Washington State to Ban Cellphone Users Who Drive

I’ve always said I loved the Seattle area. I was born out there (Bremerton), I actually like the weather, I love the culture and the sports franchises, and now I love their politics. One of my biggest pet peeves is people who use their cell phones and don’t use an ear piece. Apparently the Washington State legislature feels the same.

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OLYMPIA, WA — Talking on a handheld cellphone while driving could soon cost you $101.

After years of failed attempts, the state House on Wednesday approved new cellphone restrictions on a bipartisan 59-38 vote. The measure has already cleared the Senate, and Gov. Christine Gregoire is expected to sign it into law.

“As the bumper sticker says, ‘Hang up and drive,’ ” said Rep. Judy Clibborn, D-Mercer Island.

If the legislation is signed by the governor, Washington would join a small number of states that restrict talking on a handheld cellphone while driving.

A related bill that would ban text messaging while driving has passed the House and is expected to pass the Senate this week.

Sen. Tracey Eide has been trying for the past seven years to restrict cellphone use while driving. After initially facing stiff opposition from cellphone companies, she was able to get most of the industry on her side in recent years.

But until Wednesday, she was never able to even get a vote in the House.

The vote had been expected earlier this week, but Democratic leaders couldn’t get enough votes in their caucus to pass it. They held off until Republican supporters rounded up the extra votes they needed.

“It’s absolutely a safety issue,” Eide, D-Federal Way, said after the vote. She said talking on a cellphone while driving is “equivalent to driving while you’re intoxicated.”

But opponents — including Democrats and Republicans — said Eide’s bill is vague and unenforceable. They questioned why the Legislature is singling out cellphones over other driver distractions, such as applying makeup or eating fast food. Some warned it sets a worrisome precedent.

“We’re going to piecemeal this,” said Rep. Richard Curtis, R-La Center. “Next year, it’s going to be the hamburger bill.”

Under current law, motorists can be cited for negligent driving if police see them driving dangerously while talking on a cellphone.

Eide’s legislation, Senate Bill 5037, takes that a step further.

Under the legislation, people who hold a cellphone to their ear while driving could face a $101 fine. But it will be considered a secondary infraction, meaning drivers can be cited only if they are pulled over for another offense, such as speeding or reckless driving.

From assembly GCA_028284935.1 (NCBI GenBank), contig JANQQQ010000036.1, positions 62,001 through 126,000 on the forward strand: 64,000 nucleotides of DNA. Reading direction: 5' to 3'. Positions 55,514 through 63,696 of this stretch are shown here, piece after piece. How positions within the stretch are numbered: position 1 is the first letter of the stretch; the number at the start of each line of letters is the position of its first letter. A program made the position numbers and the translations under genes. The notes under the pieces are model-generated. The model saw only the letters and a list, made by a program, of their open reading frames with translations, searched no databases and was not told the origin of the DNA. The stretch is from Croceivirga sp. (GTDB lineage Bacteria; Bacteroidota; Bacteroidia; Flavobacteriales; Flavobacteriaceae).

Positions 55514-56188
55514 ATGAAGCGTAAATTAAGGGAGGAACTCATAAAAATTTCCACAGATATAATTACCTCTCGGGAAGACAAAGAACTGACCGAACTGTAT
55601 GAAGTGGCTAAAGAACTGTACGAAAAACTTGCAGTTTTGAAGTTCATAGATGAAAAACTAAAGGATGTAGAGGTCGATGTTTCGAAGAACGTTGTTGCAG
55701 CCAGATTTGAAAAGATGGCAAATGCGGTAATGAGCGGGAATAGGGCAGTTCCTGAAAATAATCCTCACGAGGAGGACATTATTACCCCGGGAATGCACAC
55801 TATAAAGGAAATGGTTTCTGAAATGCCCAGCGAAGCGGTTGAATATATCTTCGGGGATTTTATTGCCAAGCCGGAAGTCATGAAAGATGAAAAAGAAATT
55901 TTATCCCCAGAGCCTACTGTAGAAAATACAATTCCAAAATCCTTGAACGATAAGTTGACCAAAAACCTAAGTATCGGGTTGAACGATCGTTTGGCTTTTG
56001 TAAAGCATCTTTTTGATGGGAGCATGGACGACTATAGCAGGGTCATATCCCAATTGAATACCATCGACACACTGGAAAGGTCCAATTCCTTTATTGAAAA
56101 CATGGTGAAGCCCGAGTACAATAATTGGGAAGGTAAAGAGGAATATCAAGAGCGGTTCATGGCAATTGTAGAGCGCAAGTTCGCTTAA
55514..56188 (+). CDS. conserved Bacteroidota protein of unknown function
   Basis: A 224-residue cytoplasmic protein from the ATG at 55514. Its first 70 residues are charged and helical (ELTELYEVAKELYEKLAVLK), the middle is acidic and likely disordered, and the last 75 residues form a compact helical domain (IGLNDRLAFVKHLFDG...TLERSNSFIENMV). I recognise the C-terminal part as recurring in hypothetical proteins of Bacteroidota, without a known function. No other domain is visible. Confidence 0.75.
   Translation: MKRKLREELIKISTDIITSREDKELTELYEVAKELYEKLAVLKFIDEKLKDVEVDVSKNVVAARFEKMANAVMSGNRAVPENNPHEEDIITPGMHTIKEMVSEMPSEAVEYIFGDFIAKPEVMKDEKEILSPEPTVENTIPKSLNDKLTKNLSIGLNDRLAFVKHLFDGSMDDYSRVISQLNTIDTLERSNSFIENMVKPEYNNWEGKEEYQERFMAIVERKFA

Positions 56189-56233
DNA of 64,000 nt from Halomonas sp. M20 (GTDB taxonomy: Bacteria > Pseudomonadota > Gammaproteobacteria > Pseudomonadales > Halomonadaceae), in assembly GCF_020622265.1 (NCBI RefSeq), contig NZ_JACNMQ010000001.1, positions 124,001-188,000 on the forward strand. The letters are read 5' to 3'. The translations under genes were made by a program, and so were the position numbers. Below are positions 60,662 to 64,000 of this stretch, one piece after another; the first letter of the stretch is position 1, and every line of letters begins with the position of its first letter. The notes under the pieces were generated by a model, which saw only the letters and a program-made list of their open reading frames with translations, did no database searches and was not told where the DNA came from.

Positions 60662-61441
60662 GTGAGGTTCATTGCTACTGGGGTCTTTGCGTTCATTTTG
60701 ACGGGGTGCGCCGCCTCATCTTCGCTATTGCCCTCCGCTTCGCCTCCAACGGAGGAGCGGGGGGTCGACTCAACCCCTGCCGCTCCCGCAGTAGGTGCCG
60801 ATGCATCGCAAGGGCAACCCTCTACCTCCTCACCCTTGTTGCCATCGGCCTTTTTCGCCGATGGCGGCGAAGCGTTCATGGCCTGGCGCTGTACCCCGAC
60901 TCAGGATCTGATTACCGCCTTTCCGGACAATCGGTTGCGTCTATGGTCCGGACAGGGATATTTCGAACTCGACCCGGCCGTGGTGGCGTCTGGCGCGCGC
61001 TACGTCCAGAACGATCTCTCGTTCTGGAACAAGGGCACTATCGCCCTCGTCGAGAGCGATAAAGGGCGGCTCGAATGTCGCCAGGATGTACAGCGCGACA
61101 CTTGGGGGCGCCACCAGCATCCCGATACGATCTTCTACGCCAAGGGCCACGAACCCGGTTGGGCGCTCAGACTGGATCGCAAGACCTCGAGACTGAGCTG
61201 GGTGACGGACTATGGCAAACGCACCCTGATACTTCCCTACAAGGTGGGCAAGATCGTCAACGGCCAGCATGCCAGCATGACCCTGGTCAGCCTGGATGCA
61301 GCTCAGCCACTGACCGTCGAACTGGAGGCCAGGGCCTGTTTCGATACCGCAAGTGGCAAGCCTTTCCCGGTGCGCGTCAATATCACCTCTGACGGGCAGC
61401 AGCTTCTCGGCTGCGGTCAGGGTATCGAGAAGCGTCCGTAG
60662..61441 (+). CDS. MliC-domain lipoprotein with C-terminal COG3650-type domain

It will still be legal to use hands-free devices such as earphones and Bluetooth technology, and to talk on licensed amateur radios. The legislation imposes no limits on emergency workers, tow-truck operators or motorists trying to call law enforcement.

The new law would take effect Jan. 1, 2008.

Many states have some limits on cellphone use while driving, especially for young drivers. But only four other states — California, Connecticut, New York and New Jersey — have similar handheld cellphone restrictions, according to a report last month by the National Conference of State legislatures. Three of those laws make it a primary infraction.

During Wednesday’s 90-minute floor debate in the House, opponents made numerous unsuccessful attempts to alter the bill. One amendment would have limited the new cellphone law to just King, Pierce and Snohomish counties. Another would have allowed police to only give verbal warnings for the first year after the law took effect.

The House did approve one amendment — exempting people with hearing aids that prevent them from using hands-free devices. Eide said the Senate will concur with the change.

Critics — mostly Republicans — argued that, under the new law, it will be extremely difficult for patrol officers to prove that a driver was actually holding a cellphone to his or her ear. And they pointed out that drivers will still be allowed to dial their hands-free phone, arguably an even greater distraction than holding a phone to the ear.

“Don’t pass a bill that you know doesn’t work and is unenforceable,” said Rep. Doug Ericksen, R-Ferndale.

But 11 Republicans voted for the bill, and a few gave some of the most impassioned speeches on Wednesday.

Rep. Joyce McDonald, the prime sponsor of the bill to ban text messaging while driving, said she takes it personally when she sees someone talking on a cellphone while driving.

“You’re taking my life in your hands … and that is not your right,” said McDonald, R-Puyallup.

Rep. Maureen Walsh said that, in the past, she viewed the proposed cellphone restriction as an unnecessary government intrusion. But she changed her mind after seeing evidence that the state’s seat-belt law is saving lives.

“What a shame we have to pass laws that basically instill common-sense measures,” said Walsh, R-College Place. “But, you know what, when they can save a life, they’re worth it.”

(this article from the Seattle Times can be found here: http://seattletimes.nwsource.com/html/localnews/2003663197_cellphones12m.html)

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~ by Steve L. on April 12, 2007.

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